Everyone can relate to the feeling of dread that hits you when you see a dense wall of text. It can be hard to digest all the information at once, be it in a museum, legal document, or website.
With that in mind, I’ll keep this brief.
One of the most effective ways to deliver information to an audience is through video. With 90% of information transmitted to the brain being visual (Zabisco), it’s not surprising that 60% of website visitors would rather watch a video before reading any text (Diode Digital).
These findings are reflected in the overwhelming popularity of video as a mode of communication. In April, May and June of 2014, U.S. consumers watched 38.2 billion videos online (Adobe). Future estimations are confident: by 2019, it’s said that 80 percent of total Internet traffic will be video (Cisco).
But where does animation come into this?
One of animation’s greatest strengths is its ability to turn a complex idea into something simple. Whether it’s an explainer video or a 3D visualization, animation is just as entertaining as it is informative with its clear, creative visuals.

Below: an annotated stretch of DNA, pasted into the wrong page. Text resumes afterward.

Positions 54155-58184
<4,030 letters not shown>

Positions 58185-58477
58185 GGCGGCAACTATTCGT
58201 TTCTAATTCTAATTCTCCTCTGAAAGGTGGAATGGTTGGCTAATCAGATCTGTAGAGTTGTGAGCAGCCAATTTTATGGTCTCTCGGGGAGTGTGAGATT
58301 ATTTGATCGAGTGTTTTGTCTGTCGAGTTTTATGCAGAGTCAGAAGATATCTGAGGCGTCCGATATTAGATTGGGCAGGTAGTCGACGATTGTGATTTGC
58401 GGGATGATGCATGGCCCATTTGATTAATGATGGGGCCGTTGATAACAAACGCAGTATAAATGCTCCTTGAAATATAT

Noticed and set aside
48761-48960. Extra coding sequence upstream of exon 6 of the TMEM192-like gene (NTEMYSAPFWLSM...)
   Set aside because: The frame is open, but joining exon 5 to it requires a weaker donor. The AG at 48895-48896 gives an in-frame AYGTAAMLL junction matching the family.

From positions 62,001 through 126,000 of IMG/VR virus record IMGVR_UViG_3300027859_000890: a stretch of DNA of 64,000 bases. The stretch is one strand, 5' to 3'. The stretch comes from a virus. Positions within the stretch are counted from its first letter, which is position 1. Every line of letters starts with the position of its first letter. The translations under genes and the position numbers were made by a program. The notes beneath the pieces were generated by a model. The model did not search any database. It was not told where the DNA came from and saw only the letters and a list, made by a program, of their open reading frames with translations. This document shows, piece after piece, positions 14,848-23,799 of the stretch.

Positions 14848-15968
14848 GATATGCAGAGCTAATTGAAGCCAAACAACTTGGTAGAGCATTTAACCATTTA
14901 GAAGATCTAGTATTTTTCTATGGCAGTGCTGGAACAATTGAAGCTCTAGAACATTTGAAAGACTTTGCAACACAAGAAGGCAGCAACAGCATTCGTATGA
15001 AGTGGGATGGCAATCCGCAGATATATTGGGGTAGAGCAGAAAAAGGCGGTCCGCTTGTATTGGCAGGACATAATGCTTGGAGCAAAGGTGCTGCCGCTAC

However, this can all be sabotaged by a lazy script. Just like the artist, the script writer must adhere to one stylistic rule:
Keep it simple.
I’ll show you why.
Here are two sentences. Both of them are trying to say the same thing.
Arriving at your very own door in minutes, will be one of our amazing cars – which are all the colour of obsidian.
- One of our black cars will be at your door in minutes.
Which do you prefer? For the sake of my point, I’ve made the first sentence border on ridiculous. Let’s take a look at what’s wrong with it…
- The passive voice. Keep the subject (the car) of the sentence a priority. It will read much easier.
- Complicated sentence structure. Sticking to simple punctuation won’t make you look stupid; using complicated punctuation incorrectly will. If in doubt, break a long sentence up into several shorter ones.
- It’s too wordy.
- Using pretentious words like ‘obsidian’ might alienate the viewer. Worse still, you might miscommunicate what you’re trying to say.
- There’s something a bit insecure in describing the cars as ‘amazing’. It looks like I’m trying to persuade you about the cars’ quality. Adjectives are rarely useful in an animation anyway, because the visuals can do so much of the talking; Forrester estimates that one-minute of video equates to 1.8 million words of text in the message communicated.
It’s not a case of erasing any creativity in a sentence; it’s about showing a real confidence in the message you’re trying to communicate through your animation.